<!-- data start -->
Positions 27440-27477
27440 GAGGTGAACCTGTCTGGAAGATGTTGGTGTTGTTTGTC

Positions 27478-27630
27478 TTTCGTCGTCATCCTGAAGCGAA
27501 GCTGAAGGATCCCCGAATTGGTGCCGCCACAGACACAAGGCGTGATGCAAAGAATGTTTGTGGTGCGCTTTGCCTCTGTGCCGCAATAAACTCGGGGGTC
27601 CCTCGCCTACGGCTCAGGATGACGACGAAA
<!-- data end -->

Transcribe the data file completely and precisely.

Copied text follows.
Positions 27440-27477
27440 GAGGTGAACCTGTCTGGAAGATGTTGGTGTTGTTTGTC

Positions 27478-27630
27478 TTTCGTCGTCATCCTGAAGCGAA
27501 GCTGAAGGATCCCCGAATTGGTGCCGCCACAGACACAAGGCGTGATGCAAAGAATGTTTGTGGTGCGCTTTGCCTCTGTGCCGCAATAAACTCGGGGGTC
27601 CCTCGCCTACGGCTCAGGATGACGACGAAA